While the debate between majority and minority about the significance of control and standing to raise section 8 of the Charter is important, the majority and minority do not differ by much in principle. Where they clearly do differ is on the value they ascribe to text messaging. To start with the minority, Justice Laforme says texting is the “modern version of a conversation,” and is nearly romantic about it: “In my view, these private communications are an increasingly central element of the private sphere that must be protected under s. 8.”  Justice MacPherson, in contrast, has no interest in constitutionalizing texting. In a humorous and effective appeal to authority, he links to the Ontario health and physical education curriculum, under which we teach 12-year-olds across the province, “If you do not want someone else to know about something, you should not write about it or post it.” This, of course, dovetails with Justice MacPherson’s important point about electing how to communicate. To people older than 12, we typically say something like, “You want privacy, pick up the phone.”

R. v. Marakah, 2016 ONCA 542 (CanLII).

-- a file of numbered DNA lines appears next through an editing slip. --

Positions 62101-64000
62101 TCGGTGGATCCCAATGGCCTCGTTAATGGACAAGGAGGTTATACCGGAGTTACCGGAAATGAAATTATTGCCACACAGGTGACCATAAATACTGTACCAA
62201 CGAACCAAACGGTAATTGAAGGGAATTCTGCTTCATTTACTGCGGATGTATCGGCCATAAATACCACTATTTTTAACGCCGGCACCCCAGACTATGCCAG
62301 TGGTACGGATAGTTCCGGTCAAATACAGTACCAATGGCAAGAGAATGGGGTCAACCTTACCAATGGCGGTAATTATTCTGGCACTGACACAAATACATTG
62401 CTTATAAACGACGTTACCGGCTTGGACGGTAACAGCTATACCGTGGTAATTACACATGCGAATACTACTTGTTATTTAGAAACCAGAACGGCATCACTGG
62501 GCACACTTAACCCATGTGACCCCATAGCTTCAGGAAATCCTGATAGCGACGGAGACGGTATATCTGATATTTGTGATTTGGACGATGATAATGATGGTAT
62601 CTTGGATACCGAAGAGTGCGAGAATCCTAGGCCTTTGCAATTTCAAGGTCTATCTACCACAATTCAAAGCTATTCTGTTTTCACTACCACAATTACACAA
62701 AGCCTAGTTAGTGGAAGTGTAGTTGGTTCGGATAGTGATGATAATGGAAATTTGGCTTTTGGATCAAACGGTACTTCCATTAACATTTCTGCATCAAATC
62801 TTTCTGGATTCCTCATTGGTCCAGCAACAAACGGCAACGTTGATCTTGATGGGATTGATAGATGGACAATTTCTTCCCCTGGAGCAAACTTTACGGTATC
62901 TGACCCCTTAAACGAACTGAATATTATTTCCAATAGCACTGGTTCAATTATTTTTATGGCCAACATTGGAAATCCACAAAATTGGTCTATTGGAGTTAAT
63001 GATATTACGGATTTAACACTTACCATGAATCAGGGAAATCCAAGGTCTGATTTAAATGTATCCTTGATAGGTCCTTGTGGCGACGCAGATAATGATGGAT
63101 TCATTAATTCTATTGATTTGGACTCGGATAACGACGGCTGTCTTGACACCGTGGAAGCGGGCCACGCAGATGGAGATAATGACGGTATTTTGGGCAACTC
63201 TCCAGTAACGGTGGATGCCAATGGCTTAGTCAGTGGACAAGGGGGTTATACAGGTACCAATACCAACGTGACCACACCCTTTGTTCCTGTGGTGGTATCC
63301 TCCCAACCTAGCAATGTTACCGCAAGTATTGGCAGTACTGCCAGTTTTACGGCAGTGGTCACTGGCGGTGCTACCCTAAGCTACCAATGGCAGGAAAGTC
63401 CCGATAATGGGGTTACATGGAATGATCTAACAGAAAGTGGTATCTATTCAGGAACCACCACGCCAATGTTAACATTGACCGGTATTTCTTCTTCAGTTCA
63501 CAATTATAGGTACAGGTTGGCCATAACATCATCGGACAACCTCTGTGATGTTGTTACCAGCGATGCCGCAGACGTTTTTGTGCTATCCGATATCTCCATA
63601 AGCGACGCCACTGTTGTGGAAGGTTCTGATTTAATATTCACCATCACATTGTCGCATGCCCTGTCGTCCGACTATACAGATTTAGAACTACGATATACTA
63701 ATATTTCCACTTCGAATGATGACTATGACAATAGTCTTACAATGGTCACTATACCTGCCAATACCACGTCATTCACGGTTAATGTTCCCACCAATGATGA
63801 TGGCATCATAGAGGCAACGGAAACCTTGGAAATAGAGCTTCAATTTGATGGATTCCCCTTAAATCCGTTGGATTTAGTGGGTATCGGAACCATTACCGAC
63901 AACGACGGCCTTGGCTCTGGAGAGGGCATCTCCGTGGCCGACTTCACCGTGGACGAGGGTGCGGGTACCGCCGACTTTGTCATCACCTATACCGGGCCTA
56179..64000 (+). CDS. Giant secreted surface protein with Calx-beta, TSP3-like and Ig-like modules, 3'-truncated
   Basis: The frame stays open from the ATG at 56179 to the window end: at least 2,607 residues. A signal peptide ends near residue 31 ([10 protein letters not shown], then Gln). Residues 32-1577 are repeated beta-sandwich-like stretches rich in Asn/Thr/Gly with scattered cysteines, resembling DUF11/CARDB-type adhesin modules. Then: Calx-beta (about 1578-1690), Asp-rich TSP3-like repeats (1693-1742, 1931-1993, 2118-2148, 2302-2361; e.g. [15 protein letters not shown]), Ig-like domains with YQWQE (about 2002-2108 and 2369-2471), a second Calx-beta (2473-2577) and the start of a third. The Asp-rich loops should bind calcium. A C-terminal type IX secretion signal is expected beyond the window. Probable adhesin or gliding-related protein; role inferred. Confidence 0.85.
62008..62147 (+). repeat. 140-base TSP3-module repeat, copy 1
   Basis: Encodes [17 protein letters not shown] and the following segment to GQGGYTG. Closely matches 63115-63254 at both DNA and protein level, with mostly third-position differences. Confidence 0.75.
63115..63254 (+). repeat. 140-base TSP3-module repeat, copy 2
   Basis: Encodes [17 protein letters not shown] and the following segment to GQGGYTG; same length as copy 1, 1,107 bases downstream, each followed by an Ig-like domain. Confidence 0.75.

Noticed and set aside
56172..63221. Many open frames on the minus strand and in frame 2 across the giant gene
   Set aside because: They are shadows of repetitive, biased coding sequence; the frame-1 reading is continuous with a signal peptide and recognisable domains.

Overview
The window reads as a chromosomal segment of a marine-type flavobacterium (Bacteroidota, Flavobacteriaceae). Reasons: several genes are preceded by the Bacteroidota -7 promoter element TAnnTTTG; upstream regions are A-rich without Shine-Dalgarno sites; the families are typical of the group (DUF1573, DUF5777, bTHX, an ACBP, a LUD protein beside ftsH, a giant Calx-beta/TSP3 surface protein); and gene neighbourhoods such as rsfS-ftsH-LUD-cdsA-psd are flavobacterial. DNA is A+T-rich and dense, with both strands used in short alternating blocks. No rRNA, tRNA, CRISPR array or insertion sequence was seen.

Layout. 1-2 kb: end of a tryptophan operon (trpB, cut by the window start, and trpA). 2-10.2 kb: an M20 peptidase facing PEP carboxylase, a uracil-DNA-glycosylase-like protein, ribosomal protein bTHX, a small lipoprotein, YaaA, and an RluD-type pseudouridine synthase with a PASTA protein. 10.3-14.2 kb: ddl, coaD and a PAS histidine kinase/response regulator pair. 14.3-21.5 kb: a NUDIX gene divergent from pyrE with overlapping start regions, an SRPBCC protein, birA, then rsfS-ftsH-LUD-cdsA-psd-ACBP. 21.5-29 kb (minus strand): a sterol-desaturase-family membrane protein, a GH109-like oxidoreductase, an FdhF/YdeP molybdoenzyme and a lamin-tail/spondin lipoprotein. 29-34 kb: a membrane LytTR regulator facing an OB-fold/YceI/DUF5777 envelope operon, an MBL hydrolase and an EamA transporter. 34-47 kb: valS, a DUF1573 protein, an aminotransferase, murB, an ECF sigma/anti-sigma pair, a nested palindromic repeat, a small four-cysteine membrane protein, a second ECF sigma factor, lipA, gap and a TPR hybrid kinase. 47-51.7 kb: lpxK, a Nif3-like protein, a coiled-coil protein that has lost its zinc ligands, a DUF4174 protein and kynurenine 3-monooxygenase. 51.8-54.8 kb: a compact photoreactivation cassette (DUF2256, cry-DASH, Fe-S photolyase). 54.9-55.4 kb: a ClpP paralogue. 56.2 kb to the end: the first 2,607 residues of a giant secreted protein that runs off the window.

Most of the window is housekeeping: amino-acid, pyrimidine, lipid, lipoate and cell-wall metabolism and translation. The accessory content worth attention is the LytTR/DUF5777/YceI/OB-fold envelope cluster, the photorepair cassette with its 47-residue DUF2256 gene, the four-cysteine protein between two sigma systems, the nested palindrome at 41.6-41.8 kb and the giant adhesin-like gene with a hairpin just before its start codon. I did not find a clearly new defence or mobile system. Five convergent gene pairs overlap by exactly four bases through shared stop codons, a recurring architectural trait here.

BCCA affirms its position on text message privacy

On April 11th, the Court of Appeal for British Columbia held that a defendant convicted of internet luring and sexual touching of a minor had a reasonable expectation of privacy in direct messages he sent to the complainant and others via a social media platform.

The trial judge had found no such expectation – a finding that rested in part on the nature of the messages. The trial judge held that the messages contained no personal information that the defendant had not posted in his public profile and were not sent to an intimate, trustworthy contact. The Court of Appeal viewed the messages differently – as “flirtatious” – and held that the trial judge rested too heavily on the “risk analysis” that characterizes American Fourth Amendment law. It reasoned:

While recognizing that electronic surveillance is a particularly serious invasion of privacy, the reasoning is of assistance in this case. Millions, if not billions, of emails and “messages” are sent and received each day all over the world. Email has become the primary method of communication. When an email is sent, one knows it can be forwarded with ease, printed and circulated, or given to the authorities by the recipient. But it does not follow, in my view, that the sender is deprived of all reasonable expectation of privacy. I will discuss this further below. To find that is the case would permit the authorities to seize emails, without prior judicial authorization, from recipients to investigate crime or simply satisfy their curiosity. In my view, the analogy between seizing emails and surreptitious recordings [as considered by the Supreme Court of Canada in R v Duarte] is valid to this extent.

In then end, the Court found a breach of section 8 but held the evidence was admissible after conducting its section 24(2) analysis.

The Court’s reasonable expectation of privacy finding follows its earlier similar finding in R v Peluco. For the context see this Law Times article.

R v Craig, 2016 BCCA 154 (CanLII).